Monday, October 5, 2015

Never say never in mountaineering

“I’ll never do that.” – I should probably add this phrase into my vocabulary more when it comes to adventures because I find myself more and more doing what I never imagined myself doing. Five years ago when I was just getting into my journey hiking the 14ers of Colorado I wrote this blog and this about the mountains I feared. I wrote: 10 of the mountains are rated in the difficult category including Crestone, Longs, Kit Carson, El Diente, Maroon Peak, Snowmass Mtn., Mt. Eolus, Mt. Lindsey, Wilson Peak and Wetterhorn Peak. None of these really scare me except Maroon peak probably because in my mind there are 7 others to be much more terrified of, these include Mt. Wilson, Crestone Needle, Capitol Peak, Sunlight Peak, Little Bear Peak, Pyramid Peak and North Maroon Peak.

I also posted photos of Maroon Peak and underneath wrote, “not for me but they sure are beautiful to photograph.”

This past September my “never” turned into standing on the summit of Maroon Peak overlooking the valley below. In fact, looking back at my list of “maybe never’s” above, I’ve summited longs, kit carson, mt. lindsey, wetterhorn and pyramid. I think when I wrote that blog I had summited maybe 6 or 8 total 14ers and now I’m up to 42. With each summit, my confidence has grown and so has my knowledge. Nothing could have prepared me for these peaks except for time spent on the trail and while every peak is different, my courage has grown exponentially with each summit. In August, my little brother came out and along with three friends we climbed Castle and Conundrum in the elks. While not particularly hard mountains, there was plenty of snow to contend with coming down the saddle between the two and I cut my teeth, so to speak, on more glissading. Glissading can be done on rock but is traditionally done on snow and involves basically controlled sliding down the mountain on your boots or behind to expedite the process of coming down. While dangerous, if done right it can at times be safer than trying to walk on slippery wet snow. Wet pants however, are a small price to pay for getting down in half the time.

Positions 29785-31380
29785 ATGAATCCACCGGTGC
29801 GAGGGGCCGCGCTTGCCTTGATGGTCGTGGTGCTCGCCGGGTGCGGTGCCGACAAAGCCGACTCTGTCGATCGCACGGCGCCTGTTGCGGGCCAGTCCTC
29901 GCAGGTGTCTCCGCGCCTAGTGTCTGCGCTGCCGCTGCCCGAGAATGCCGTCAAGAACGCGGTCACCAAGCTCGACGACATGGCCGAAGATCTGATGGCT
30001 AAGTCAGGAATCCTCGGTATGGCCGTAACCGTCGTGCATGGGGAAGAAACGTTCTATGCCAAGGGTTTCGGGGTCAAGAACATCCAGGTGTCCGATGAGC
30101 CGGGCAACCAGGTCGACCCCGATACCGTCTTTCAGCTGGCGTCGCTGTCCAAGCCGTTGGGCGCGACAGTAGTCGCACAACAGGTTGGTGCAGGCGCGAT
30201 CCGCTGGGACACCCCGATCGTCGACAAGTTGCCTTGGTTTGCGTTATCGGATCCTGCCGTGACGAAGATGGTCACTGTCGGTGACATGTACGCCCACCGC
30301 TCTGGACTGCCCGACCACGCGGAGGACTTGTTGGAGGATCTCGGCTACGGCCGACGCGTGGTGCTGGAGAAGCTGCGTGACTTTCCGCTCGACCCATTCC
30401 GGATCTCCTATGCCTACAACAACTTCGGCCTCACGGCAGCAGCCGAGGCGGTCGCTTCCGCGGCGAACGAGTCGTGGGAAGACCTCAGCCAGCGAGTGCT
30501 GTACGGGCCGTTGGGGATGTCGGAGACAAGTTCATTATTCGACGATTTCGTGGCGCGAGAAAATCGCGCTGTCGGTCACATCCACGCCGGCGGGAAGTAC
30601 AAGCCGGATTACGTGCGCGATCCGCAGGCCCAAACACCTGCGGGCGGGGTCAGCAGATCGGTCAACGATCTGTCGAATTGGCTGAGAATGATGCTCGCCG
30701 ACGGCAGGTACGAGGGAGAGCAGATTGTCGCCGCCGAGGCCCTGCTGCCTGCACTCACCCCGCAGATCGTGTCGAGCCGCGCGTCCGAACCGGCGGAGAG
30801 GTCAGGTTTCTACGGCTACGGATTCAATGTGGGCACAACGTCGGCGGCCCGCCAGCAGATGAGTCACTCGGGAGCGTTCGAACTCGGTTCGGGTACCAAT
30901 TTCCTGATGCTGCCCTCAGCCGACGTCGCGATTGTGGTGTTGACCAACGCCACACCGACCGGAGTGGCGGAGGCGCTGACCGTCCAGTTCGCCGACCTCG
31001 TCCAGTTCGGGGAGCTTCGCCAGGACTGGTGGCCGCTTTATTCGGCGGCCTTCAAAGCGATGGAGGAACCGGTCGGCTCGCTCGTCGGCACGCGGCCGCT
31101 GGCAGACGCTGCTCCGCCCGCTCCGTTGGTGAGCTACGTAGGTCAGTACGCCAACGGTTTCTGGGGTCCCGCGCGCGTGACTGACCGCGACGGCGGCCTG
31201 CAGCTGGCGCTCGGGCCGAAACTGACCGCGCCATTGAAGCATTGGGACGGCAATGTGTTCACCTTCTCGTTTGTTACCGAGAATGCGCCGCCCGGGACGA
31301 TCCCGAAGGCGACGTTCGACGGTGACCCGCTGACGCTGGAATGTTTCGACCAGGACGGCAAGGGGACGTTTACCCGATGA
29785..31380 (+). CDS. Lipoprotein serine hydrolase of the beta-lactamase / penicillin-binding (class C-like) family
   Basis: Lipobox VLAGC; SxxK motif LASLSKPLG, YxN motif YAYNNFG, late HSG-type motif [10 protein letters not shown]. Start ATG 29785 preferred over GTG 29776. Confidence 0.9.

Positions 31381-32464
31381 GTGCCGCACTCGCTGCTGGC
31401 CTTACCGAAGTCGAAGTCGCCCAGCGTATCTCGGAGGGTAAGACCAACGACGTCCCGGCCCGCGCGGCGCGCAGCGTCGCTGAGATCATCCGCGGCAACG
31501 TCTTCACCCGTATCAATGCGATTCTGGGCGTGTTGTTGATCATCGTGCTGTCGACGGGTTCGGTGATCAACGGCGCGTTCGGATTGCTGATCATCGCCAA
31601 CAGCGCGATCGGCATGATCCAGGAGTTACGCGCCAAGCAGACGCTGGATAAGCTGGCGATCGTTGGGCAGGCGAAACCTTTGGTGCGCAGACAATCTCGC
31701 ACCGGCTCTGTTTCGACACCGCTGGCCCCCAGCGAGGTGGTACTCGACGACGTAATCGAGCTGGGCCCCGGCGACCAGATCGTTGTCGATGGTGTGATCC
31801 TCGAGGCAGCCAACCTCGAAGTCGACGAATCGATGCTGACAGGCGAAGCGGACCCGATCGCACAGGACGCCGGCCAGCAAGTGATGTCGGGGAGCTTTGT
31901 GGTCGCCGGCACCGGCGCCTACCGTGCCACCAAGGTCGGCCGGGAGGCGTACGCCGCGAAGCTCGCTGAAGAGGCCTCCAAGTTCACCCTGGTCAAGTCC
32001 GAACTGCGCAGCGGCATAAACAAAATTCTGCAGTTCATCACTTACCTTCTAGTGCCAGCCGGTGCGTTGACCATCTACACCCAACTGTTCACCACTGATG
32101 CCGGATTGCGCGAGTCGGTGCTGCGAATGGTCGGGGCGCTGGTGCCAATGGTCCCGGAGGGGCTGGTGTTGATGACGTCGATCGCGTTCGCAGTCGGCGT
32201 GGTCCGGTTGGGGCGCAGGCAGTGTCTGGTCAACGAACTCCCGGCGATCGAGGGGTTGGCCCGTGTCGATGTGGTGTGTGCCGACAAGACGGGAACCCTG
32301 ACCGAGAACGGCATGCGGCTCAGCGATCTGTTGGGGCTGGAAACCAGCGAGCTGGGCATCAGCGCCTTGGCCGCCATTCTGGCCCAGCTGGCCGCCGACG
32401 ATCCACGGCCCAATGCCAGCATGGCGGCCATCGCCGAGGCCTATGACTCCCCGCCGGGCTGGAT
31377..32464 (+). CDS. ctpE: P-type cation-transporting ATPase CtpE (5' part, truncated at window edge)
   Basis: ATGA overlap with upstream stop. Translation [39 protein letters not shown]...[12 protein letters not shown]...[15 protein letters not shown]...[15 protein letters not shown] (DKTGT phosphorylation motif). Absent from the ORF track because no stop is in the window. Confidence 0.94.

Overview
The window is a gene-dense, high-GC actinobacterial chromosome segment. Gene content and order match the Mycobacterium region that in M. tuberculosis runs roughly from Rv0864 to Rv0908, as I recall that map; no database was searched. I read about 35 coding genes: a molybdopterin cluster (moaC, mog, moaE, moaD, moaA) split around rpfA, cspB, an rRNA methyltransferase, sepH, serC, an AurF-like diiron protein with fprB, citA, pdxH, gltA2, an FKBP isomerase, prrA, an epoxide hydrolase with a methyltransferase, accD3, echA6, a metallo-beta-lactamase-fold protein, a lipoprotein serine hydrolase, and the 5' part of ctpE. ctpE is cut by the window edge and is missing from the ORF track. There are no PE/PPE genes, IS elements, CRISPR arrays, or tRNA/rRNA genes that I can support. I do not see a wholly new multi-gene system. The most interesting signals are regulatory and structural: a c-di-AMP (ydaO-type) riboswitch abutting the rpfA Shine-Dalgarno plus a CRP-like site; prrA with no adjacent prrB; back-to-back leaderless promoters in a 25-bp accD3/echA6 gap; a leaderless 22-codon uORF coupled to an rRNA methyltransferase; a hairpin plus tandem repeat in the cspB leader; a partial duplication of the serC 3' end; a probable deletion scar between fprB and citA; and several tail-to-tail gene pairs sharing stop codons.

Maroon Peak, another elk range mountain, had been on my radar for quite some time and I decided to finish out the summer on its summit. In lieu of camping, Chad and I stayed at a hotel in Aspen Friday night that was close to the trailhead. The nice thing about the bells is the road is paved in and, given our 4:45am start time, we didn’t have to rely on the bus to shuttle us to the trailhead. We saw several other cars in the parking lot but it turned out to be all photographers gunning for a chance to shoot the bells at dawn. We were on our own then for the hike.